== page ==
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Stem Cells International
Volume 2015, Article ID 496512, 15 pages
Research Article

Particle Radiation-Induced Nontargeted Effects in Bone-Marrow-Derived Endothelial Progenitor Cells

1Cardiovascular Research Center, GeneSys Research Institute, Boston, MA 02135, USA
2Whitaker Cardiovascular Institute, Boston University School of Medicine, Boston, MA 02118, USA
3Department of Integrated Mathematical Oncology, H. Lee Moffitt Cancer Center and Research Institute, Tampa, FL 33612, USA
4Tufts University School of Medicine, Boston, MA 02118, USA

Received 29 December 2014; Revised 23 February 2015; Accepted 24 February 2015

Academic Editor: Daniele Avitabile

Copyright © 2015 Sharath P. Sasi et al. This is an open access article distributed under the Creative Commons Attribution License, which permits unrestricted use, distribution, and reproduction in any medium, provided the original work is properly cited.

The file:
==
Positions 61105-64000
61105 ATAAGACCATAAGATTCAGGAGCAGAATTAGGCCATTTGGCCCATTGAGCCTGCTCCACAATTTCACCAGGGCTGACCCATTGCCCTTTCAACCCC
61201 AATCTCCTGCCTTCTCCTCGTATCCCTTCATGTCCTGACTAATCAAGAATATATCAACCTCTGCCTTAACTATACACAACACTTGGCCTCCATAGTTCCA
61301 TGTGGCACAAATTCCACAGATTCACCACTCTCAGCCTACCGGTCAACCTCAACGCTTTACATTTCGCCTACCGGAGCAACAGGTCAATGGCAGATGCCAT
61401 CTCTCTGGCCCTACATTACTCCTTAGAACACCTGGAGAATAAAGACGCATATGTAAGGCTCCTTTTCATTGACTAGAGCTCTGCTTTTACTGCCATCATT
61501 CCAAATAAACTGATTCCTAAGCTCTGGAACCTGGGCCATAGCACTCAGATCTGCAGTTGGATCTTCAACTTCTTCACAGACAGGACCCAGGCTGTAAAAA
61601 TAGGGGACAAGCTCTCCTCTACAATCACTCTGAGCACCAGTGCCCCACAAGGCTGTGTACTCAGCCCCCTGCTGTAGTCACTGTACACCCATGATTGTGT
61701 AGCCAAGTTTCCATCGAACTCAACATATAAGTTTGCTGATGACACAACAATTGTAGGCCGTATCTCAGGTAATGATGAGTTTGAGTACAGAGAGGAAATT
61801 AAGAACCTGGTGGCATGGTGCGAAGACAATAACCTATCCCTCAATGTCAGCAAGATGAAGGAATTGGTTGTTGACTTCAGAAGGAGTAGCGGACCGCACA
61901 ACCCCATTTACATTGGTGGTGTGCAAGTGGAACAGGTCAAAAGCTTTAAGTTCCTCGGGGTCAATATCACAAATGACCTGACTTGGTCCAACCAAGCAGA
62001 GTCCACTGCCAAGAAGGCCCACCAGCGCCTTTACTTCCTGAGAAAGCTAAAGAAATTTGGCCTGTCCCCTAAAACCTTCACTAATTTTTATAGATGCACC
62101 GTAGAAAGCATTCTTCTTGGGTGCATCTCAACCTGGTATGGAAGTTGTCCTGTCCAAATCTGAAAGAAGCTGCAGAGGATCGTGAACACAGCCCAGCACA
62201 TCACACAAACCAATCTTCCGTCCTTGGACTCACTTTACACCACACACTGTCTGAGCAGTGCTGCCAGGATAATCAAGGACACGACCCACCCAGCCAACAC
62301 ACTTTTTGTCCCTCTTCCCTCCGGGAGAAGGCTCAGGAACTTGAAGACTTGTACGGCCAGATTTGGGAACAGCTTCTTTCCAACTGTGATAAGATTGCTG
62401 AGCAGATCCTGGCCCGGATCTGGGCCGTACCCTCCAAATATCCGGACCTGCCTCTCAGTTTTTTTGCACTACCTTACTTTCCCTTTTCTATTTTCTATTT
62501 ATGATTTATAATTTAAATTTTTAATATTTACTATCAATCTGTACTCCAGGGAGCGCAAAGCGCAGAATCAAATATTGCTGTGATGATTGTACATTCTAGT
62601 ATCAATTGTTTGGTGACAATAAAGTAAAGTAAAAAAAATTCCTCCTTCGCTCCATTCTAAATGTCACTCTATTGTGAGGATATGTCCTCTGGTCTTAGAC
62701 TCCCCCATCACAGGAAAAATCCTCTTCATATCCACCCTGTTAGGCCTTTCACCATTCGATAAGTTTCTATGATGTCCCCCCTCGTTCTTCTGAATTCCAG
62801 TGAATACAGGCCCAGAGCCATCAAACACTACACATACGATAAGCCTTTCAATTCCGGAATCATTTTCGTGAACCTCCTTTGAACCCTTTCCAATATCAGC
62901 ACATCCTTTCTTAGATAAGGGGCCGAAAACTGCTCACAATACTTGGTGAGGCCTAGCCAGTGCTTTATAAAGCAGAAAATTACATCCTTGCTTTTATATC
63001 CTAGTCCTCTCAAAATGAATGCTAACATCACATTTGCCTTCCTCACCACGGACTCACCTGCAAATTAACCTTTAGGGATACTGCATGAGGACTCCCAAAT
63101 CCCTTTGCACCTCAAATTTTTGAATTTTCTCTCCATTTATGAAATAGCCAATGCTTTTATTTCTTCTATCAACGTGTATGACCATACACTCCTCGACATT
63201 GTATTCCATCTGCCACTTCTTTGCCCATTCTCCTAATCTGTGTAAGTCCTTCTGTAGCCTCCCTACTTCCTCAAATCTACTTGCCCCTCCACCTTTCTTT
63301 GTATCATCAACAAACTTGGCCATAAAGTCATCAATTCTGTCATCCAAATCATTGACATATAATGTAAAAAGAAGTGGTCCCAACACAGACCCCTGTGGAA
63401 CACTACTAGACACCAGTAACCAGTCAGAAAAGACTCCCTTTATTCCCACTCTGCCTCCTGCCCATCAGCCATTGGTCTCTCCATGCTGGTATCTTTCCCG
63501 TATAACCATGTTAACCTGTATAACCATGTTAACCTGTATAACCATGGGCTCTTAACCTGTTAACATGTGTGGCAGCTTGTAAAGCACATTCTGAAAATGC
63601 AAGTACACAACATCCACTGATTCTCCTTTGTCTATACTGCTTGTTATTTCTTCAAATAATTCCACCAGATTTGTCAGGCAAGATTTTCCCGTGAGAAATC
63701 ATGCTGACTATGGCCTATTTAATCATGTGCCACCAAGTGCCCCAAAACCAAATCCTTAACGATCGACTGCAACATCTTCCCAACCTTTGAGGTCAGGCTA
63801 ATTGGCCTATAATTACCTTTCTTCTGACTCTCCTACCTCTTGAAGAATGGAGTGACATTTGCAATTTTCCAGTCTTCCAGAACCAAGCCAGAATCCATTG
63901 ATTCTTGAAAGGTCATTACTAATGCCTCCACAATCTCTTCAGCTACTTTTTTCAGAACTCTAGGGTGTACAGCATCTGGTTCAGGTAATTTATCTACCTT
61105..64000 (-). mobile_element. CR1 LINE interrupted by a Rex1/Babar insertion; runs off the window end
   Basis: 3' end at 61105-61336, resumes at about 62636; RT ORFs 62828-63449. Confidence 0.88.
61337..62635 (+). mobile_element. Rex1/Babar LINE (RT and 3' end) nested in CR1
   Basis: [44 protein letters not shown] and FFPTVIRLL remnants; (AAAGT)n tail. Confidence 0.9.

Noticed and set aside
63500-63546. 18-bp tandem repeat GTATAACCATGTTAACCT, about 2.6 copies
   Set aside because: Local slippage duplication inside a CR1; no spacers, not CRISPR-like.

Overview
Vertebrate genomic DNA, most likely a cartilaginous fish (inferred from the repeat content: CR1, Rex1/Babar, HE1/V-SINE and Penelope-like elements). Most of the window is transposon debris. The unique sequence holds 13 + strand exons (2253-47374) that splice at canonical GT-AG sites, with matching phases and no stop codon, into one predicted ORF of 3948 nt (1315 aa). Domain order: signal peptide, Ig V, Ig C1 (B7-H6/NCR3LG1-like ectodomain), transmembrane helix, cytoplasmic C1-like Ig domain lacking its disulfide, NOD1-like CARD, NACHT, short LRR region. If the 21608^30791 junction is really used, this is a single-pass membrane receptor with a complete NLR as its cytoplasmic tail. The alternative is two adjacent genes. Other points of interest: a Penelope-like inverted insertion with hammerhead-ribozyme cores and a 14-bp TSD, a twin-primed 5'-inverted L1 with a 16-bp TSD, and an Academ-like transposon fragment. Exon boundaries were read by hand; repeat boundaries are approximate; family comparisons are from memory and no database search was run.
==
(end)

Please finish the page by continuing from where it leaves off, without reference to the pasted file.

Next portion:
Bone-marrow- (BM-) derived endothelial progenitor cells (EPCs) are critical for endothelial cell maintenance and repair. During future space exploration missions astronauts will be exposed to space irradiation (IR) composed of a spectrum of low-fluence protons (1H) and high charge and energy (HZE) nuclei (e.g., iron-56Fe) for extended time. How the space-type IR affects BM-EPCs is limited. In media transfer experiments in vitro we studied nontargeted effects induced by 1H- and 56Fe-IR conditioned medium (CM), which showed significant increase in the number of p-H2AX foci in nonirradiated EPCs between 2 and 24 h. A 2–15-fold increase in the levels of various cytokines and chemokines was observed in both types of IR-CM at 24 h. Ex vivo analysis of BM-EPCs from single, low-dose, full-body 1H- and 56Fe-IR mice demonstrated a cyclical (early 5–24 h and delayed 28 days) increase in apoptosis. This early increase in BM-EPC apoptosis may be the effect of direct IR exposure, whereas late increase in apoptosis could be a result of nontargeted effects (NTE) in the cells that were not traversed by IR directly. Identifying the role of specific cytokines responsible for IR-induced NTE and inhibiting such NTE may prevent long-term and cyclical loss of stem and progenitors cells in the BM milieu.